Tennessee (WVLT) -- Our hot, dry days have been devastating for crops, and that may be changing the war on drugs.
All spring and summer, the governor's task force sends up helicopters and airplanes to spot marijuana plants among the states trees, brush, and legitimate crops.
But so far, a sweep of the top four counties, for growing marijuana- has turned up nothing.
Last year, drug agents seized and either harvested or destroyed more than half a million marijuana plants.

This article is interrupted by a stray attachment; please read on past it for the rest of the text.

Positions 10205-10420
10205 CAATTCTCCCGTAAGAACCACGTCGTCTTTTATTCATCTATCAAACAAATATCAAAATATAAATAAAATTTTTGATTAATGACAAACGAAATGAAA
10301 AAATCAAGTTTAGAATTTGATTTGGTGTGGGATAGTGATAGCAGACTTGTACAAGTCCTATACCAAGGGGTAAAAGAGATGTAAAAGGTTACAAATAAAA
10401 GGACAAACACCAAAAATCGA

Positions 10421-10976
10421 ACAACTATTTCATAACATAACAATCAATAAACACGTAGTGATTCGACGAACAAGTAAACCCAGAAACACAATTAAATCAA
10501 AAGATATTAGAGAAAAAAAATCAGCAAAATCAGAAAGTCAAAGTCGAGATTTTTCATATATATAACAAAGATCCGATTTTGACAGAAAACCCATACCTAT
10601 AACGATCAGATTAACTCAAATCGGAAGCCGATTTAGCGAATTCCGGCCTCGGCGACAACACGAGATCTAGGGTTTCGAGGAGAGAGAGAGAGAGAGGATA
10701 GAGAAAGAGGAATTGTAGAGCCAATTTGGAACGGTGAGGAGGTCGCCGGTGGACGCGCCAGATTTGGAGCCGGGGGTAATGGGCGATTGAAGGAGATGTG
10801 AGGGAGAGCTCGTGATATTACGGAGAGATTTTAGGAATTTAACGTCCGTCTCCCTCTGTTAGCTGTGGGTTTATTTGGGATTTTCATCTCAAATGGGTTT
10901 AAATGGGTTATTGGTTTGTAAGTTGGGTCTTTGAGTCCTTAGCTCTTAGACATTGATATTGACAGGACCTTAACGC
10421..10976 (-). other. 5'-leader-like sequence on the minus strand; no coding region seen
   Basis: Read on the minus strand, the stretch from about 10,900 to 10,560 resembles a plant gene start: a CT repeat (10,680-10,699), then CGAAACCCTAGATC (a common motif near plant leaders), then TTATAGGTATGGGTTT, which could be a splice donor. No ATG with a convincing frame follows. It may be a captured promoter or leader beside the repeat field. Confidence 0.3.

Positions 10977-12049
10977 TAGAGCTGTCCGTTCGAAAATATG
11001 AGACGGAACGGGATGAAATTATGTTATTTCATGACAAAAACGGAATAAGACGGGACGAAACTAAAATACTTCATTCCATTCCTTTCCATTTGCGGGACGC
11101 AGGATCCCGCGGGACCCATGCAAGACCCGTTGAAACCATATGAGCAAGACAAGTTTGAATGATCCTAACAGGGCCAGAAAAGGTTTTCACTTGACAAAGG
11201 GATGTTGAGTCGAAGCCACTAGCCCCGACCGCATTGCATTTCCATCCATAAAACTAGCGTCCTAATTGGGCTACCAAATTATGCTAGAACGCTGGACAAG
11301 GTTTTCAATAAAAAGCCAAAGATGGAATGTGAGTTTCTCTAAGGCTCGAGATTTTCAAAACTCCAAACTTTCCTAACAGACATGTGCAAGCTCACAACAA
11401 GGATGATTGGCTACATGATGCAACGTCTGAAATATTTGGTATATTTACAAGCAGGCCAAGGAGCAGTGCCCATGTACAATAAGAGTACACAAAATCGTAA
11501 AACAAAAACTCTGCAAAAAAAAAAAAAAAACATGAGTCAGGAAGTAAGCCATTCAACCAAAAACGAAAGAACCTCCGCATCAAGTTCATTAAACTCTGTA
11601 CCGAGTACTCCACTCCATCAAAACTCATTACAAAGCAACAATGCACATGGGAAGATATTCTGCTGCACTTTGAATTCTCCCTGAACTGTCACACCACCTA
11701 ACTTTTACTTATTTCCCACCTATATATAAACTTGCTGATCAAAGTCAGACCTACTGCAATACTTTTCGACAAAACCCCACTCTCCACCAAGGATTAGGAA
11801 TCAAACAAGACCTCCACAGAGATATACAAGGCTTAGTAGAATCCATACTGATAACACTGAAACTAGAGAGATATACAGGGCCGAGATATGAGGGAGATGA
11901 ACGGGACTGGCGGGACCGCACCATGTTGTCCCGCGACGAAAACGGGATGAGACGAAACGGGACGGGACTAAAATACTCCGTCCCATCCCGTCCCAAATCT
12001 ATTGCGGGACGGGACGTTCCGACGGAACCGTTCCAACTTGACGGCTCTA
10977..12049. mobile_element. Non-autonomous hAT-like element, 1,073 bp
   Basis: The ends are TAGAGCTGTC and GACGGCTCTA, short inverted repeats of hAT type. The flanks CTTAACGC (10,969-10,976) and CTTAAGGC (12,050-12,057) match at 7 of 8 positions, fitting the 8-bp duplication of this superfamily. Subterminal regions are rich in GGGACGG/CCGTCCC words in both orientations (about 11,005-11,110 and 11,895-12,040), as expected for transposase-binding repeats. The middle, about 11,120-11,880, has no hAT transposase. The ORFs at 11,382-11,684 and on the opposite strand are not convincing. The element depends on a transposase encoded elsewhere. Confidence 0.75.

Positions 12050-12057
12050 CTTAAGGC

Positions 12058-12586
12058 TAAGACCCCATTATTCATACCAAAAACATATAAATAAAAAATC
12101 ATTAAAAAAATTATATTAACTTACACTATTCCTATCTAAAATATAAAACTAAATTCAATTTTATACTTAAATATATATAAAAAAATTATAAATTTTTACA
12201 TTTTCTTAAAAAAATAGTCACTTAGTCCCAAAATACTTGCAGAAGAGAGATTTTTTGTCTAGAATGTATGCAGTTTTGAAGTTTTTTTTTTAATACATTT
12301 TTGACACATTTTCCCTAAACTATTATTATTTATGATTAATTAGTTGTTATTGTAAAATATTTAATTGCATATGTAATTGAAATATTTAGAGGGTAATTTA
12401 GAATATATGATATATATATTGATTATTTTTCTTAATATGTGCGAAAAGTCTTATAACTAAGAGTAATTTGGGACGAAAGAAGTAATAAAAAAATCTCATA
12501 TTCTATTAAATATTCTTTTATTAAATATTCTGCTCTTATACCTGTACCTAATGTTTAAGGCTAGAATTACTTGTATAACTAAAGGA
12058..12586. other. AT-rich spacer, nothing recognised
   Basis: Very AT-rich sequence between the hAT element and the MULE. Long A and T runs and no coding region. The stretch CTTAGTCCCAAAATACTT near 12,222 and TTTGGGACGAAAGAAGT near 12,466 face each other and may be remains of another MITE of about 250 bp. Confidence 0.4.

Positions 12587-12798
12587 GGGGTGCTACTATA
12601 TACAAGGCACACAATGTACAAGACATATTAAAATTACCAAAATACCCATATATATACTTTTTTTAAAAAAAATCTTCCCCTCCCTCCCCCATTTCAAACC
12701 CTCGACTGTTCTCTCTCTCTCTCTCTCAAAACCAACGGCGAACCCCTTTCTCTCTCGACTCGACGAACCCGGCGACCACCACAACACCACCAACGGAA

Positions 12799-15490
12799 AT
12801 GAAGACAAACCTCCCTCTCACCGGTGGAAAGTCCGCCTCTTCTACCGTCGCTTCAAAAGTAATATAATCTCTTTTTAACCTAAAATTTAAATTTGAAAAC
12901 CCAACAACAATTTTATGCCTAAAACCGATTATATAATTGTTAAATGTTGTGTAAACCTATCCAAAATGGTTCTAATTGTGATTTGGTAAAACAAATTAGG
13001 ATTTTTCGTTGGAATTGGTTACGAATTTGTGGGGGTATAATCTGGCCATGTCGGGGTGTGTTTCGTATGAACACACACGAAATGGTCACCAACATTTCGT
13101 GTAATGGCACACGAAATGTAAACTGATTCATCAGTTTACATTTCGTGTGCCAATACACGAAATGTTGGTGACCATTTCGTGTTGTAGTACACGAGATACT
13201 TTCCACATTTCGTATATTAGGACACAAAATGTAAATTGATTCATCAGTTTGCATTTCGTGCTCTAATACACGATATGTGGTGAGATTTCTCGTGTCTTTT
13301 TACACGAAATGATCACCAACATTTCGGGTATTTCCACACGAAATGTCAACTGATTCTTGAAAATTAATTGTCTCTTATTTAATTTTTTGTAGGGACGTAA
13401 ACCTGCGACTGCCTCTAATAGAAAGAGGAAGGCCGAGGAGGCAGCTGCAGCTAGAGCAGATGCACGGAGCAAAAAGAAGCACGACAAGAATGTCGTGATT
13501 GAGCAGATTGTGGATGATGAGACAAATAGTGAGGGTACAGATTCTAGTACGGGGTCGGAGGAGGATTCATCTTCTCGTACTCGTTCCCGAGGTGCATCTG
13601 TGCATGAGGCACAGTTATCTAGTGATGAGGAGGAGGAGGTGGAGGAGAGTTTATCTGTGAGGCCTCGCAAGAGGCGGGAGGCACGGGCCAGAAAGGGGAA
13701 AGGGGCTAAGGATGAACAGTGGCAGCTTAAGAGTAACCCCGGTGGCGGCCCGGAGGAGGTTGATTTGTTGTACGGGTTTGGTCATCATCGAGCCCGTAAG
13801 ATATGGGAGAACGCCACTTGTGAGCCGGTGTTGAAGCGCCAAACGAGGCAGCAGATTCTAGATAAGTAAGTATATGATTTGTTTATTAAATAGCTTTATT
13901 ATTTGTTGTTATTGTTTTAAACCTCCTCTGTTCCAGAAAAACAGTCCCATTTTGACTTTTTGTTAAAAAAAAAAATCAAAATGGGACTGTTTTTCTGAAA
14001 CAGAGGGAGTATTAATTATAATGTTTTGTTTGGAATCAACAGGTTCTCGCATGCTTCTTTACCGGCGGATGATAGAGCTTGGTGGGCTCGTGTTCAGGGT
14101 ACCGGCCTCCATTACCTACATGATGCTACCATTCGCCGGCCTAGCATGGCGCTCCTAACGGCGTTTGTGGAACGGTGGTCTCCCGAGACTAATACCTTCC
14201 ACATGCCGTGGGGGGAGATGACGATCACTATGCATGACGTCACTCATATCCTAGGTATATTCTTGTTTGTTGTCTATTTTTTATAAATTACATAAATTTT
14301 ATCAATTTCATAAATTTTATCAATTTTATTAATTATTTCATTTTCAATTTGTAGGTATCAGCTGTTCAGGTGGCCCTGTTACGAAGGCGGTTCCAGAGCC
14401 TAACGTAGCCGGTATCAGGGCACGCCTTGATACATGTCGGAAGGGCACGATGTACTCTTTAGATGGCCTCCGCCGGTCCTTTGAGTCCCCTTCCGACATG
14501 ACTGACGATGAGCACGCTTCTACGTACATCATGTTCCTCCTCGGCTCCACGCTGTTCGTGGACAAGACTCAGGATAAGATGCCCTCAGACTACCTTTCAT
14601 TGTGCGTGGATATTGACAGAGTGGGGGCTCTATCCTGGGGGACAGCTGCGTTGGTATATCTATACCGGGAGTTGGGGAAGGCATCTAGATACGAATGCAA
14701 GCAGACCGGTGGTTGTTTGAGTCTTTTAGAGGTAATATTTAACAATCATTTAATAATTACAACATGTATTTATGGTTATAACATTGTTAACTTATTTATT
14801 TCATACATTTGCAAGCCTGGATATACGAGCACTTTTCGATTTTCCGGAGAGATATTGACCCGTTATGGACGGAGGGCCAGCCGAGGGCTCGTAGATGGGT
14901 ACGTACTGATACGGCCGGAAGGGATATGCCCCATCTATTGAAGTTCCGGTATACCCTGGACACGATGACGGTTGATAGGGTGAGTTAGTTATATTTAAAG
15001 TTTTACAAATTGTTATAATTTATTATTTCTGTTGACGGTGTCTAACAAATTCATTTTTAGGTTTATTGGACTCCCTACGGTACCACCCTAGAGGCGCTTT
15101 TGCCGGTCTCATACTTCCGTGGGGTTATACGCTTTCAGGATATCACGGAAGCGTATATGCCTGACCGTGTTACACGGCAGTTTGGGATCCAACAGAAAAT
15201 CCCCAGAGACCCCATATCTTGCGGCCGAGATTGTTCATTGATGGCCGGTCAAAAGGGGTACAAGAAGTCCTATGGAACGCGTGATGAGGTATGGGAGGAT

But this season's drought has dried up the streams and made it tougher to irrigate.
"You know, marijuana's not the most robust plant," said T.J. Jordan of the Tennessee Bureau of Investigation. "It takes some tending and some cultivation, and when it doesn't have mother nature cooperating, it's definitely going to have an impact."
Of course, criminals and entrepreneurs are nothing, if not creative.
Police expect many will move their operations indoors, using chemicals and grow lights.
The crops will be smaller but they'll be tougher to find, too.
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